Mentor Tutor Connection: Making bigger commitment to students amid year of change

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Courtesy of Carol Olson
A group of mentors and mentees visit the elephant seals in Año Nuevo State Park in February, pre-shelther-in-place.

• Mission: Mentor Tutor Connection, entering its 25th year, aims to enhance the academic and life skills of local youth through individualized volunteer tutoring and mentoring. Mentors work with high school students facing challenges due to socioeconomic or other personal circumstances; tutors volunteer in the classroom and after-school homework programs at elementary and middle schools to help students who are falling behind in reading, math, science and other subjects.

• 2020 update: The need to support young people is greater than ever, according to Mentor Tutor Connection executive director Carol Olson, as many students cope with new burdens caused by social isolation, uncertainty, trauma and stress amid the pandemic.

“When MTC mentors and tutors show up for kids with compassion and consistency, it makes a difference,” she said. “MTC has adapted our programs to help young people engage in school and to remain hopeful about their futures.”

MTC recently launched its Remote Tutoring Program, which prioritizes local elementary and middle school students with economic and academic need, and offers individualized academic support online.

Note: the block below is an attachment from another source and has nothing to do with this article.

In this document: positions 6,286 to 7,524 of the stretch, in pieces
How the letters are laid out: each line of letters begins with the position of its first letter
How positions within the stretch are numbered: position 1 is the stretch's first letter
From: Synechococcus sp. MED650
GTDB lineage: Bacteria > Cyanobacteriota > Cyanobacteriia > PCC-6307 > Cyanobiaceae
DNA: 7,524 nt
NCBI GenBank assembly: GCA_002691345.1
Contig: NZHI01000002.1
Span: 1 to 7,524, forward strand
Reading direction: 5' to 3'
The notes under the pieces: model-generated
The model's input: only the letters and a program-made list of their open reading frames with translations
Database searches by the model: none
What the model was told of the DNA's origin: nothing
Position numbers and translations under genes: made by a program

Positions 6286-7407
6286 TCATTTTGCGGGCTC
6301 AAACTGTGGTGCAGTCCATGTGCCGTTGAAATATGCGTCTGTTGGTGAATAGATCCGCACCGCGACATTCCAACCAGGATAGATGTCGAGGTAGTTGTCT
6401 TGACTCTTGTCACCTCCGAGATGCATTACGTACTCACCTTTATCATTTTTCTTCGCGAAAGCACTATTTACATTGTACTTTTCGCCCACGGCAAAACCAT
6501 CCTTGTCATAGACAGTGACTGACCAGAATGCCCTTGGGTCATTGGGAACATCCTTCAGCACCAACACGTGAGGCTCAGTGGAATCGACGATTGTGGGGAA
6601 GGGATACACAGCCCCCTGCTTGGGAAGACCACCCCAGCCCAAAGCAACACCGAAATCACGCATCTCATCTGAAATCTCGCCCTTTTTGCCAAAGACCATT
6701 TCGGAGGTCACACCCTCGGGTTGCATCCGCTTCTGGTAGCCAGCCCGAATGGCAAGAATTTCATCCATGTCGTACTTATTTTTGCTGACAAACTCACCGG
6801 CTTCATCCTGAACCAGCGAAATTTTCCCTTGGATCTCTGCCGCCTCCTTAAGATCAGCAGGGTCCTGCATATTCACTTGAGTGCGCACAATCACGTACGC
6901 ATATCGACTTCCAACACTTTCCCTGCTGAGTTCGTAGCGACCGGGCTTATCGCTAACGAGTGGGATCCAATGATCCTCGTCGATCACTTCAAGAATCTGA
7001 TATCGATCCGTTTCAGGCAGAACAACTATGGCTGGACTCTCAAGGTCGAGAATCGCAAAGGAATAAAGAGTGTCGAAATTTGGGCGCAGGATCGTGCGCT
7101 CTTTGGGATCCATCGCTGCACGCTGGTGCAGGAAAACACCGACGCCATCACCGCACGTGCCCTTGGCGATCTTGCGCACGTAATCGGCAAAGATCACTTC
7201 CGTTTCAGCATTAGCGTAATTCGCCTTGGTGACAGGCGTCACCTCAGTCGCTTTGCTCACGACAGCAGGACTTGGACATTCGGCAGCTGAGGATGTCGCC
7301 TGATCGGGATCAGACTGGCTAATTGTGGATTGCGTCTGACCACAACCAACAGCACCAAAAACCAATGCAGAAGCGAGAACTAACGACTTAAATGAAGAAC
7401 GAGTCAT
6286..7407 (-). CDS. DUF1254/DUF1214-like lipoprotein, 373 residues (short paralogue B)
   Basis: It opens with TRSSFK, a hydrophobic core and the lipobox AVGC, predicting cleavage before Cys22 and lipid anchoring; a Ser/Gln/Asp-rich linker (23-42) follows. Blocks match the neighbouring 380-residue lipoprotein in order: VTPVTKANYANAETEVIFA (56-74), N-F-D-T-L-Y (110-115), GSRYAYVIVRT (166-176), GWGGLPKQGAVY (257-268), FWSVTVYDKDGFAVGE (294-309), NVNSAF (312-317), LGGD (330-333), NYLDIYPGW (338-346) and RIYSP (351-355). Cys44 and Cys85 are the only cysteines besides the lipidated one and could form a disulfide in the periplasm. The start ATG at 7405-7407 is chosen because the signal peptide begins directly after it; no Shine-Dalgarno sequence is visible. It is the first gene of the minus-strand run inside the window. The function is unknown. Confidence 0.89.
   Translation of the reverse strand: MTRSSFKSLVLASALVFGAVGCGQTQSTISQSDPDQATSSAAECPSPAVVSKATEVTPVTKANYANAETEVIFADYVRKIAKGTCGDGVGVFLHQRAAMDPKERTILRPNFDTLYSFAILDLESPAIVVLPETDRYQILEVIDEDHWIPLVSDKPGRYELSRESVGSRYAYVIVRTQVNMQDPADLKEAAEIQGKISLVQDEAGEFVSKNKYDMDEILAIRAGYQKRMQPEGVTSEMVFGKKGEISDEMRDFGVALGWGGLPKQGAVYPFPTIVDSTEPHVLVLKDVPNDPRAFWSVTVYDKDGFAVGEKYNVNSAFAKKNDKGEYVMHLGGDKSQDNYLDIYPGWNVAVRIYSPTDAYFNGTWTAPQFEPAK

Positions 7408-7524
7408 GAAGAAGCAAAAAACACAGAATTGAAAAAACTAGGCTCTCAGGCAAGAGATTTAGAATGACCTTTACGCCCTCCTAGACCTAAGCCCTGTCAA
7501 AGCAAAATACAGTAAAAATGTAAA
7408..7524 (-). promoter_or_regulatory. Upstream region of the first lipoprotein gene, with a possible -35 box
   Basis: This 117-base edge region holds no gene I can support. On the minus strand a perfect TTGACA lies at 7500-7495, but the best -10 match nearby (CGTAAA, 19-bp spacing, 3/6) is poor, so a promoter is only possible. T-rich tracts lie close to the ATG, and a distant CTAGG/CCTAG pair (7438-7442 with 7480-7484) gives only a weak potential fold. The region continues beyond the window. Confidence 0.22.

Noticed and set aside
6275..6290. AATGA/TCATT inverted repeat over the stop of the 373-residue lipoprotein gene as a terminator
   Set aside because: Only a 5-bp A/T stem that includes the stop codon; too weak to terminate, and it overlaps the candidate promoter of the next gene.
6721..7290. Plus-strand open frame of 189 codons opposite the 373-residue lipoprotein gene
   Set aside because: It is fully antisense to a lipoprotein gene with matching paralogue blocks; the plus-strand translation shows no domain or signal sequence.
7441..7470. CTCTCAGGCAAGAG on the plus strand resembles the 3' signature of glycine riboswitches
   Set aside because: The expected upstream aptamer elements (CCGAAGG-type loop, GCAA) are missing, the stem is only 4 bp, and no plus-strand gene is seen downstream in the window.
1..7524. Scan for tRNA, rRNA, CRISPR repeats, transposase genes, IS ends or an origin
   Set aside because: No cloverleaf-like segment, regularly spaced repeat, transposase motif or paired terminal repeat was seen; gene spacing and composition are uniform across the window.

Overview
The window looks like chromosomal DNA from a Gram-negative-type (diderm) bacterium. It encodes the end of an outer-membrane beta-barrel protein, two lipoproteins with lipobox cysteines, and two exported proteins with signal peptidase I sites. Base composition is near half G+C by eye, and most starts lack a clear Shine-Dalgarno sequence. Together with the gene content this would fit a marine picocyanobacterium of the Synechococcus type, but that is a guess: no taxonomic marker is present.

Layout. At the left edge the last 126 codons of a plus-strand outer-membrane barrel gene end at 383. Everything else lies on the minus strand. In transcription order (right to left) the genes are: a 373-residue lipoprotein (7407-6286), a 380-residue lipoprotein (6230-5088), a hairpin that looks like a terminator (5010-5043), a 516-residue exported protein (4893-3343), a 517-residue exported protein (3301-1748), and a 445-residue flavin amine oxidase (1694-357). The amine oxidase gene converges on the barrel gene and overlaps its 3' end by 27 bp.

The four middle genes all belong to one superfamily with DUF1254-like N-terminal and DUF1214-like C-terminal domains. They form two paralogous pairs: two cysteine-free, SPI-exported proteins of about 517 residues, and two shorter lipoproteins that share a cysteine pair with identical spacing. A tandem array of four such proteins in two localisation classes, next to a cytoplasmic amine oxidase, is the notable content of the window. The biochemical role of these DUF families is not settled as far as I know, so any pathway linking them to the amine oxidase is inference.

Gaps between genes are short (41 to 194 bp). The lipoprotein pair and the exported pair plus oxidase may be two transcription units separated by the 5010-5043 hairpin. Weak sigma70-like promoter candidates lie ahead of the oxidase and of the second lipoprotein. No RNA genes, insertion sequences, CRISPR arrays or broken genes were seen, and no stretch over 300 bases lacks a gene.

“MTC’s remote tutors will provide the critical one-on-one attention and support for students that could make all the difference in the student’s academic success and enjoyment,” said Geoffrey Chang, the Mountain View Whisman School District’s director of strategic programs.

Mentors are finding creative ways to maintain strong relationships with their mentees virtually, Olson said, checking in regularly, reassuring them that things will get better and learning more about the students’ interests – from music to sports. Many mentors also have been involved in school meetings with students and teachers, working together to address and overcome barriers associated with distance learning and isolation.

• Why the Holiday Fund is needed: MTC plans to use money to cover added expenses related to the COVID-19 pandemic, according to Olson, such as program redesign and new volunteer training.

MTC also plans to increase volunteer recruitment and support to meet the increased demands for academic, social and emotional support of students during this school year and beyond.

Mentor Tutor Connection

Location: Public schools in Los Altos and Mountain View
Founded: 1996 (as Partners for New Generations)
Annual budget: $286,000
Staff: 8 part-time employees; 189 volunteers


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